Told by Piranesi, through his journals we find out about his life in the House, where he has one friend in ‘The Other’ and has the company of statues. Piranesi believes that this is his world, however things begin to challenge this belief and his memories become fuzzy. Is what Piranesi believes to be true really the truth?
I loved that this book had so much mystery to it and challenged the idea of an individuals reality. What really forms our reality and identity?
This his a book that definitely deserves to be on the shortlist.
I absolutely love the books of Becky Albertalli. She writes the books I wish had existed when I was a teenager, And ‘Kate in Waiting’ did not disappoint.
I chose this to join in with ‘Pages of Pride’ over on Instagram, and it was a lovely way to start.
Kate and her best friend Andy always seem to have crushes on the same boy. And it has never been a problem, until Matt arrives in town.
This book does what Becky Albertalli does best and explores relationships of all kinds in a relatable way. You can often imagine knowing the characters or having a very similar experience to them.
Although Kate doesn’t replace Simon in my affections, she is a fantastic character and her story is a great read.
The fourth title we have tackled from ‘The Women’s Prize for Fiction’ shortlist is ‘The Vanishing Half’, and I can’t believe I have left it on my shelf for so long. This book is beautiful and certainly deserves to be nominated.
I am not sure that I can do this book justice. It is so moving and complex, and handles the idea of race and prejudice brilliantly. Leaving the reader to really evaluate the impact that racial identities and all that comes with that can have on an individual.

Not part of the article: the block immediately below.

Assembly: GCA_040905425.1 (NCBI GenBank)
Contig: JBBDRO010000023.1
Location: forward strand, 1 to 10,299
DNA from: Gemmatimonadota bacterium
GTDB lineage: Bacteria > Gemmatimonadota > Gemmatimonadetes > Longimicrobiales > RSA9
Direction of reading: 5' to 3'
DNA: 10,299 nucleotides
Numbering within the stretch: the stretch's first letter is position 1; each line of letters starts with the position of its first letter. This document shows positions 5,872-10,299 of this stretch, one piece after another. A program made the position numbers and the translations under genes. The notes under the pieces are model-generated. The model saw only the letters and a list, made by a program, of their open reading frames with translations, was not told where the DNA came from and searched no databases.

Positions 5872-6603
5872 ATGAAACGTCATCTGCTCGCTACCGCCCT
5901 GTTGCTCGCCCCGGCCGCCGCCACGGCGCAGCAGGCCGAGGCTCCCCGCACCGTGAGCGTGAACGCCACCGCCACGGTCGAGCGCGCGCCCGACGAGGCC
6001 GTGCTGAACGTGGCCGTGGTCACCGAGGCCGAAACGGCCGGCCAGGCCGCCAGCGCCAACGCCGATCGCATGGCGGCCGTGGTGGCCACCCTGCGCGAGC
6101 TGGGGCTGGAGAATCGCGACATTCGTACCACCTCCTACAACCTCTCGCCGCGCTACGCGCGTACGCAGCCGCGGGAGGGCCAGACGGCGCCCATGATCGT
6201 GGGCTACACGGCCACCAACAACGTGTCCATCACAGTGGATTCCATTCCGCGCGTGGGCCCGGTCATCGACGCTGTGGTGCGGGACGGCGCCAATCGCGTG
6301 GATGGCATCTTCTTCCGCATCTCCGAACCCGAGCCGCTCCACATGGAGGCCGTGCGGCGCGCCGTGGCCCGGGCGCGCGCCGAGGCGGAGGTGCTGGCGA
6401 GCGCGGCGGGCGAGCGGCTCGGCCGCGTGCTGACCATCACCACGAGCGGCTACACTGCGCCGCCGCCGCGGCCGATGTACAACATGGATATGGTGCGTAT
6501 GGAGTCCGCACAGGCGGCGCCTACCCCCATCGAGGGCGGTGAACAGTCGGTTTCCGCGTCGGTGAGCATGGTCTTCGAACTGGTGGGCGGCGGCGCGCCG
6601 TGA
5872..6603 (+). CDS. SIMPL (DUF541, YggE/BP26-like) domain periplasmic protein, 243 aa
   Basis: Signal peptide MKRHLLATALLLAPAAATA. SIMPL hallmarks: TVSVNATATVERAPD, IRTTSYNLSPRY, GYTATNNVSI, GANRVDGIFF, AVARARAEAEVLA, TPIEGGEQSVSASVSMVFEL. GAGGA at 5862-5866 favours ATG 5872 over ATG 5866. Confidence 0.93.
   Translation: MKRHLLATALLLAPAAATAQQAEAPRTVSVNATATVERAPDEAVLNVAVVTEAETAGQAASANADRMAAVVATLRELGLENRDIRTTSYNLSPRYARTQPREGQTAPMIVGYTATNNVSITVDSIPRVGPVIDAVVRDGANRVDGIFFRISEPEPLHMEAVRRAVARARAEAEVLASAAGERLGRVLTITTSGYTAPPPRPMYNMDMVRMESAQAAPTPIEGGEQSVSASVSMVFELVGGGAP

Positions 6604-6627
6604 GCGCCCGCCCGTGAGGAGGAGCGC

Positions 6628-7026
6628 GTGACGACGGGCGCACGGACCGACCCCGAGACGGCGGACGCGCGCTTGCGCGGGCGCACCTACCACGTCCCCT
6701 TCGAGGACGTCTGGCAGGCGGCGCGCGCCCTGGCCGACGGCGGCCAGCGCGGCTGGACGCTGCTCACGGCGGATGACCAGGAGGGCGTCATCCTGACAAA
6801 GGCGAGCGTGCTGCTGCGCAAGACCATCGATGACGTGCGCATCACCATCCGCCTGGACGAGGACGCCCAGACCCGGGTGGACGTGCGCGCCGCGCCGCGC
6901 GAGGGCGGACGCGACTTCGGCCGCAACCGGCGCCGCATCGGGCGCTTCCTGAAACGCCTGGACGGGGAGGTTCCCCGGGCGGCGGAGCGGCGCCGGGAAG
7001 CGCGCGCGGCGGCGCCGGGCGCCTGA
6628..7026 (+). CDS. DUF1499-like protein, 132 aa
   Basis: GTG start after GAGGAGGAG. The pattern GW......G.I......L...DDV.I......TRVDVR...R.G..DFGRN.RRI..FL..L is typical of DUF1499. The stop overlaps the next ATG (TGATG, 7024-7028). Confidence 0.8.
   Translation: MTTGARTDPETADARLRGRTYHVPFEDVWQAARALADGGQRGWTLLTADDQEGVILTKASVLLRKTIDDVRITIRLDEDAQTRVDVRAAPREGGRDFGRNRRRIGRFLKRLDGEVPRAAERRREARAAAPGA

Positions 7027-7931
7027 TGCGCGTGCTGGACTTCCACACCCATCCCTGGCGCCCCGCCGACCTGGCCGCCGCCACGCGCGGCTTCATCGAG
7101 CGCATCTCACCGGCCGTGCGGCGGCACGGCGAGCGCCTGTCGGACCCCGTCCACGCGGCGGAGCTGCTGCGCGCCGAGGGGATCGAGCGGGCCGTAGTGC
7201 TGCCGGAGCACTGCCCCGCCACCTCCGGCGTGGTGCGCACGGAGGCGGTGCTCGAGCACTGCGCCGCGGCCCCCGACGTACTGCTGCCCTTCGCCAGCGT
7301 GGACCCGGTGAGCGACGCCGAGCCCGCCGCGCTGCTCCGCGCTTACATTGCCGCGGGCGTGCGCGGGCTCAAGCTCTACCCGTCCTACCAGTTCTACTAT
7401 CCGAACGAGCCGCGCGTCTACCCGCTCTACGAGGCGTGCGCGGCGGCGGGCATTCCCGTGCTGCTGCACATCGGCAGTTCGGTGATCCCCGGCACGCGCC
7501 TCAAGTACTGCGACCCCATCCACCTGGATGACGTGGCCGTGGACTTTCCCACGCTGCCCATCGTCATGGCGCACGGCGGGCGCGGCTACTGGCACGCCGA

Two twins who grow up in the same southern black community witness the tragic consequences of racial prejudice. At the age of 16, they both run away together; however, as time passes, their lives divide – one returning to their childhood home and the other living a ‘white’ life. However, their lives are reconnected – and will that allow Stella to keep her secret?
It may feel uncomfortable to think someone wants to hide their identity as much as Stella – but it is certainly thought-provoking, especially with recent events.
I just adored this book and hope everyone will read it, because it is quite an education. And, identity and prejudice is tackled with each and every character. Just stunning!
Returning to a novel by Marian Keyes is like catching up with an old friend. So, I do ask myself why ‘Grown Ups’ was left unread on my shelf for so long – I now realise that was a mistake.
I devoured this book, all 656 pages of it, as I could not put it down. This is a book that does what Marian Keyes does best, and examines family relationships in all their complex glory.